Oil Pulls Back Ahead of Stocks Data

By Christopher AlessiFeaturesDow Jones Newswires

Oil prices lost some ground Wednesday morning, as investors prepared for the release of weekly data on U.S. inventory levels due later today.

Brent crude, the global benchmark, was down 0.4%, to $58.12 a barrel on London's Intercontinental Exchange. On the New York Mercantile Exchange, West Texas Intermediate futures were trading down 0.5% at $52.20 a barrel.

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"The market is waiting for the [U.S. Energy Information Administration] report this afternoon," said Eugen Weinberg, head of commodity research at Commerzbank.

Mr. Weinberg said traders would be looking for signs of a further drawdown in U.S. stocks and to see whether production was fully back online in the wake of the heavy storm season.

Analysts and traders surveyed by The Wall Street Journal expect stockpiles of crude oil to have decreased by 2.2 million barrels, on average, in the week ended Oct. 20.

But the American Petroleum Institute, an industry group, said late Tuesday that its own data showed a 519,000-barrel increase in crude supplies for last week.

Meanwhile, a "feel-good factor returned to the fore of the energy complex yesterday as bulls cheered a frenzy of supportive comments from major oil producers," Stephen Brennock, an analyst at brokerage PVM Oil Associates Ltd., wrote in a note Wednesday.

Both Russia and Saudi Arabia on Tuesday reiterated their commitment to tackling the global oil supply glut, while hinting at extending an OPEC-led production cutting deal through the end of next year.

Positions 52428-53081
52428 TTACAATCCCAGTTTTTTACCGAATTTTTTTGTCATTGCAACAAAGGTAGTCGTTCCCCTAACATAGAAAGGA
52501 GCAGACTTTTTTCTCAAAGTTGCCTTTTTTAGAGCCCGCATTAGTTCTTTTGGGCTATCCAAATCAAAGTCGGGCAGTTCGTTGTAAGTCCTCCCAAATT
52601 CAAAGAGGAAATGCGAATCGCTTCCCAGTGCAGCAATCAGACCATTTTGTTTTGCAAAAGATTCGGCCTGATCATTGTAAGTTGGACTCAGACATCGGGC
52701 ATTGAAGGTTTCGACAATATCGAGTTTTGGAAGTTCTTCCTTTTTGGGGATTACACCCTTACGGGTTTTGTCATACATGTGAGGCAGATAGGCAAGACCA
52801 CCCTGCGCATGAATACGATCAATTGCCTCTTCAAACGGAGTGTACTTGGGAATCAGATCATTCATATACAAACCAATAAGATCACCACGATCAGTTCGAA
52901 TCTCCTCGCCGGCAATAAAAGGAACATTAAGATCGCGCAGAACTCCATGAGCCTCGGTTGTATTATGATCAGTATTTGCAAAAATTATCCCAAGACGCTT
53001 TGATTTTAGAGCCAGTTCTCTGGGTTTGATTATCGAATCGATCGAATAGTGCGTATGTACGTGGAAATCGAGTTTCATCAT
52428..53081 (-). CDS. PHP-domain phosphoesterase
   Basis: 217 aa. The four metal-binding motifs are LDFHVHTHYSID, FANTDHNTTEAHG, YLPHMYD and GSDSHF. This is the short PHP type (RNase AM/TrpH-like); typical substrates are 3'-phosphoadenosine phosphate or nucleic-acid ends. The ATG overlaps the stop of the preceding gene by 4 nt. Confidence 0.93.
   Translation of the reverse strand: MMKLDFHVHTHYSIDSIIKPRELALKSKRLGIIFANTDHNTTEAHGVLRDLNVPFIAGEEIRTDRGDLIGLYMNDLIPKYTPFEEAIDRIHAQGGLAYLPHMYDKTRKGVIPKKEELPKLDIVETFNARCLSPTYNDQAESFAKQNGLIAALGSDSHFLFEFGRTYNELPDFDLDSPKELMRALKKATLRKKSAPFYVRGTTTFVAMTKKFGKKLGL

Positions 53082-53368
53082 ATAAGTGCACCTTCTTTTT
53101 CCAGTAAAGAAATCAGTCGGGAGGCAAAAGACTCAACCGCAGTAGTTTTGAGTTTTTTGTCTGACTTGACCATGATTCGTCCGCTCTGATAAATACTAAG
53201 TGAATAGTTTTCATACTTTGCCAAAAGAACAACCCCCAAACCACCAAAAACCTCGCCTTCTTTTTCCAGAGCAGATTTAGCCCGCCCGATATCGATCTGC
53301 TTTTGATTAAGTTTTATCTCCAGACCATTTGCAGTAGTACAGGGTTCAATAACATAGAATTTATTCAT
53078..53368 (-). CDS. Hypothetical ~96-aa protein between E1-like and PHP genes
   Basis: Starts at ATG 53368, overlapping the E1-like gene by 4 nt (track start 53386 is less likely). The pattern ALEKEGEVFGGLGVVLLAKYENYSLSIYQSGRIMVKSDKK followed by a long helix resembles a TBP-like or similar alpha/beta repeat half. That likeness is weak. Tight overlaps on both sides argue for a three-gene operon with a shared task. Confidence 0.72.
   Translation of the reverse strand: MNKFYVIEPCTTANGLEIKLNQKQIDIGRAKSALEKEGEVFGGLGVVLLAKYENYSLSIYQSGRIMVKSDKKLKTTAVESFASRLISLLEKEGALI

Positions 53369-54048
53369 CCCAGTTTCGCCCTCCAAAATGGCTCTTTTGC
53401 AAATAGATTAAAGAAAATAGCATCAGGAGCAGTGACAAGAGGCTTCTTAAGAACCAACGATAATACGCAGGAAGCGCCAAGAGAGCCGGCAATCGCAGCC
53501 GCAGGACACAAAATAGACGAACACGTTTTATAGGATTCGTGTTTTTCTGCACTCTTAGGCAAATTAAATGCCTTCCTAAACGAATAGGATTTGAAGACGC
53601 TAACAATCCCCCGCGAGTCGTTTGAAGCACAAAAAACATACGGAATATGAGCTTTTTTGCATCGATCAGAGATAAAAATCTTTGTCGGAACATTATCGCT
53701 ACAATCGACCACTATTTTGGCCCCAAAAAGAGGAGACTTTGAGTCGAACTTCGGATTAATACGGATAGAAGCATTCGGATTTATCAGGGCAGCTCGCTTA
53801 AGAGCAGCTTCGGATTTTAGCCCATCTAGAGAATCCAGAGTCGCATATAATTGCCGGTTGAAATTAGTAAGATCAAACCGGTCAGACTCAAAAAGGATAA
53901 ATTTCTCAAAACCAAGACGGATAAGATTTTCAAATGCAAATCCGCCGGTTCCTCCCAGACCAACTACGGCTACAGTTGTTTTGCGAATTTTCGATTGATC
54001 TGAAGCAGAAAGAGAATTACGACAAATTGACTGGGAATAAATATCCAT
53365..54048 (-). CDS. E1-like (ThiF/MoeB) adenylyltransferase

The Organization of the Petroleum Exporting Countries--of which Saudi Arabia is the largest member--and some other major producers like Russia first agreed late last year to cap their production at around 1.8 million barrels a day lower than peak October 2016 levels, with the aim of alleviating global oversupply and boosting prices.

The deal, which was extended in May through March 2018, is expected to be a key topic of debate at OPEC's next official meeting in Vienna in November.

Among refined products, Nymex reformulated gasoline blendstock--the benchmark gasoline contract--was flat, at $1.67 a gallon. ICE gasoil, a benchmark for diesel fuel, changed hands at $527.25 a metric ton, up nearly 1% from the previous settlement.

Write to Christopher Alessi at christopher.alessi@wsj.com

(END) Dow Jones Newswires

October 25, 2017 06:18 ET (10:18 GMT)